Volume V, Issue 26

June 25, 2018
Herpes virus may play role in Alzheimer's, study says
Jen Christensen, in a June 21, 2018 CNN post, reports that researchers have found strong evidence to suggest that two strains of the human herpes virus -- 6A and 7 -- may contribute to the disease that robs people of their memory and cognitive functions. The research was published Thursday in the journal Neuron. Some scientists have long believed that viruses play a role in the development of Alzheimer's, according to Ms. Christensen. One of the most prominent theories is that Alzheimer's may start in the brain as a response to injury from a virus.
"This is the most compelling evidence ever presented that points to a viral contribution to the cause or progression of Alzheimer's," said study Co-author Sam Gandy, a professor of neurology and psychiatry and Director of the Center for Cognitive Health at Mount Sinai in New York. According to the article, the new study could help scientists identify virus biomarkers in the brain that could one day help diagnose the disease and assess a person's risk. There is also hope that this study could be the beginning of research that would provide new targets in the brain for drugs to treat the condition.
Dr. Charles Krauthammer, Pulitzer Prize-winning columnist and intellectual provocateur, dies at 68
Adam Bernstein delivered the bad news in a Washington Post obituary on Thursday:

Charles Krauthammer, a Pulitzer Prize-winning Washington Post columnist and intellectual provocateur who championed the muscular foreign policy of neoconservatism that helped lay the ideological groundwork for the 2003 U.S.-led invasion of Iraq, died June 21 at 68. He graduated in 1975 from Harvard Medical School - on time, despite a diving accident that left him a quadriplegic - and practiced psychiatry before a restless curiosity led him to switch paths. Instead of diagnosing patients, he would analyze the body politic.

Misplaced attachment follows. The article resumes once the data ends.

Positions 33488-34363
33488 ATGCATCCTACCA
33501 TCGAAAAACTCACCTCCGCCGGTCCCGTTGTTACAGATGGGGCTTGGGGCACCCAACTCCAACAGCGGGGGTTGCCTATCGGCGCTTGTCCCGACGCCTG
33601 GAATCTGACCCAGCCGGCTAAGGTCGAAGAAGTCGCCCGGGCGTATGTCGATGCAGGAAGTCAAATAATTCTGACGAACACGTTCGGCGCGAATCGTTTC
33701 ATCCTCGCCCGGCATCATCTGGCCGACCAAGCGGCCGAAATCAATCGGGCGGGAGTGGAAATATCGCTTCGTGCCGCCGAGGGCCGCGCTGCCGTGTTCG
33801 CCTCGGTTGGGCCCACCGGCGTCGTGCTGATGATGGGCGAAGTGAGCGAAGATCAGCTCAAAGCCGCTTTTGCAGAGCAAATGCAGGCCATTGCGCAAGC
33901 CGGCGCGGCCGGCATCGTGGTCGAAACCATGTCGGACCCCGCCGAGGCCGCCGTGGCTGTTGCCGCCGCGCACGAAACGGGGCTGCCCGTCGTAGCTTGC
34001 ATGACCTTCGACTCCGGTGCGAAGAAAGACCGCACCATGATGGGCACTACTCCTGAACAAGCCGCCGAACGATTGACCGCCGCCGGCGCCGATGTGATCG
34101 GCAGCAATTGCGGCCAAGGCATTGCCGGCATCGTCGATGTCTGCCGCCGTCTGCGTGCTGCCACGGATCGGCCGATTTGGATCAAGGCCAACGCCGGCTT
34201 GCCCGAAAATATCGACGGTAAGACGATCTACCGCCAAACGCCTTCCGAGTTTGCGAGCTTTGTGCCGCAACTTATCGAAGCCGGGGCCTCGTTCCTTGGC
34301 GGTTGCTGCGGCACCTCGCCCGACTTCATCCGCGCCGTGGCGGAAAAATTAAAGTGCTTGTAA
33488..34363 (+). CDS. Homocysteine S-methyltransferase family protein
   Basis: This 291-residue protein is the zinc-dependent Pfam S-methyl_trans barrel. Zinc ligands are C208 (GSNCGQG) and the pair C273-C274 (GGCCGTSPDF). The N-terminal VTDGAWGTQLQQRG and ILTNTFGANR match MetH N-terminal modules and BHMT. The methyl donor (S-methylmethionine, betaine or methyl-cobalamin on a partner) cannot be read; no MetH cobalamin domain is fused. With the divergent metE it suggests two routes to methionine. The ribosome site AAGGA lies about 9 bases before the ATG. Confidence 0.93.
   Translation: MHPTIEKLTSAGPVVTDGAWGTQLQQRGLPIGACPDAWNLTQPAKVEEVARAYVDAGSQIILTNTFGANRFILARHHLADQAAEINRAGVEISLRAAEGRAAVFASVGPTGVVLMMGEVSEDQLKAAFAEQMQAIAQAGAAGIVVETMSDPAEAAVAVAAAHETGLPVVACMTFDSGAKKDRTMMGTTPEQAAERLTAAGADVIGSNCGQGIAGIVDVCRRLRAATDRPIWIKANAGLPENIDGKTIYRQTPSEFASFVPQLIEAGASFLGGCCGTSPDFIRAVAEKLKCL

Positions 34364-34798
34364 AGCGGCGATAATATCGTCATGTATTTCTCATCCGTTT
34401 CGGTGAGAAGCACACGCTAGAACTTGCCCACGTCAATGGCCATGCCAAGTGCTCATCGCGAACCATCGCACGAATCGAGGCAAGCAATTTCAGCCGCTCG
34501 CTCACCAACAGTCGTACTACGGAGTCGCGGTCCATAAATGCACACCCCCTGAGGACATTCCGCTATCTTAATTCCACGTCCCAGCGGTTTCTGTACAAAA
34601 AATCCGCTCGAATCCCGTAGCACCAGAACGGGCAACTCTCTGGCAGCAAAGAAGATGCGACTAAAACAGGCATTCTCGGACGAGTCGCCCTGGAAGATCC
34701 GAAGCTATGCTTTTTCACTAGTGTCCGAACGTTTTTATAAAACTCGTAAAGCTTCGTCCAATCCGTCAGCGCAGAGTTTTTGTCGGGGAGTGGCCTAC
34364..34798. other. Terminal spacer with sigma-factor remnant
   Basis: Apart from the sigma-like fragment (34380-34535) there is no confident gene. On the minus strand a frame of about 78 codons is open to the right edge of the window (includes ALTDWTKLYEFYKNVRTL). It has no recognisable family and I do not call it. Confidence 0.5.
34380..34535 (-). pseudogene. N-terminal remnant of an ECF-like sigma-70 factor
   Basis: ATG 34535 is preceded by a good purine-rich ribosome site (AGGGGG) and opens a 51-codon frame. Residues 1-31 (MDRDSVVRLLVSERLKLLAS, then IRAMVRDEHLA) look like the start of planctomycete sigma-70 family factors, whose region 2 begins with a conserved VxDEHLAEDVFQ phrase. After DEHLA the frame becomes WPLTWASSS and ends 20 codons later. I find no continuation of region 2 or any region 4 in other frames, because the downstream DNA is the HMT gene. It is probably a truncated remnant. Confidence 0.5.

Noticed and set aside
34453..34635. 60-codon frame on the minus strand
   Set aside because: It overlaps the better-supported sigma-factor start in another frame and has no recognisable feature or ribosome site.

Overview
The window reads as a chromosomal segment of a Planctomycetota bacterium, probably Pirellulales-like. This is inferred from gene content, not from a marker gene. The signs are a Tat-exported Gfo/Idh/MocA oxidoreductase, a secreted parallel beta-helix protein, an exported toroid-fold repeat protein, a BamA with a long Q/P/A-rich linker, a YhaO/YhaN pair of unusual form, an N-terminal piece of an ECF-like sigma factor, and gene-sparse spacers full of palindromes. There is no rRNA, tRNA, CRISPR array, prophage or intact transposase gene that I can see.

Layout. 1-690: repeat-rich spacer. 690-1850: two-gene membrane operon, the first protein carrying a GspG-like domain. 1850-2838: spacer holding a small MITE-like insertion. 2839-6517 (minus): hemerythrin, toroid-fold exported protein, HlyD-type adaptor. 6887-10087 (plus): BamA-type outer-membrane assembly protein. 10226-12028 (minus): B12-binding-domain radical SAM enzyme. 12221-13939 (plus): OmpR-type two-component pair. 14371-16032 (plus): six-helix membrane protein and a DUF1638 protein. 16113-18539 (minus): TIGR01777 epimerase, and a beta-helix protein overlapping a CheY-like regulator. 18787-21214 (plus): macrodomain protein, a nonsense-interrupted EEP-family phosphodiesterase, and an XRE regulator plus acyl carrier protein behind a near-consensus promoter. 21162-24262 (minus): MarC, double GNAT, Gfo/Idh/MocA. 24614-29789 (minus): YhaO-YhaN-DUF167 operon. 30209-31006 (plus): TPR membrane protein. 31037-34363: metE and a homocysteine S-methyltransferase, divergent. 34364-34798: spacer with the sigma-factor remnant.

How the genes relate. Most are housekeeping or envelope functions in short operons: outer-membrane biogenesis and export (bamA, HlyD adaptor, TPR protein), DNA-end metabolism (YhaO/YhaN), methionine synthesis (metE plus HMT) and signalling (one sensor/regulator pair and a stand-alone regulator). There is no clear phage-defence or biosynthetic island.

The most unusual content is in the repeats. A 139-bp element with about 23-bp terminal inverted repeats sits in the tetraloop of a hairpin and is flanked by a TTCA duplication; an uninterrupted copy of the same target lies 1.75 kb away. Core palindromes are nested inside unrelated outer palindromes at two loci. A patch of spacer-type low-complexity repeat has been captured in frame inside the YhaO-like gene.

A star of page and screen, Dr. Krauthammer (pronounced KRAUT-hammer) was one of the highest-profile commentators of his generation. In addition to his syndicated weekly column in The Post, which garnered him a Pulitzer in 1987, he was a marquee essayist for magazines across the political spectrum, including Time, the New Republic, the Weekly Standard and the National Interest foreign policy journal. He also was a near-ubiquitous presence on cable news, particularly Fox.
Request for Information (RFI): Working Together for Value
The Centers for Medicare and Medicaid Services Director, Seema Verma, is appealing to the healthcare community for insights into how to modify Stark Law and regulations, so they are compatible with the move to Value Based Care.
According to Ms. Verma, in a 6.20.18 CMS.gov blog post:
To achieve a truly value-based, patient-centered health care system, doctors and other providers need to work together with patients. Many of the recent statutory and regulatory changes to payment models are intended to help incentivize value based care and drive the Medicare system to greater value and quality. This has been a priority of CMS and HHS and is reflected in many of our current ongoing initiatives. Medicare's regulations must support this close collaboration. The Stark Law and regulations, in its current form, may hinder these types of arrangements. To help better understand the impediments to better coordinated care caused by existing regulatory efforts, this RFI seeks to obtain input about how to address those concerns.



About Us
Florida Health Industry Week in Review is published every Monday by

Each Monday morning, we share the top healthcare headlines of the previous week and summarize
What Happened (WH) and
Why It Matters (WIM).

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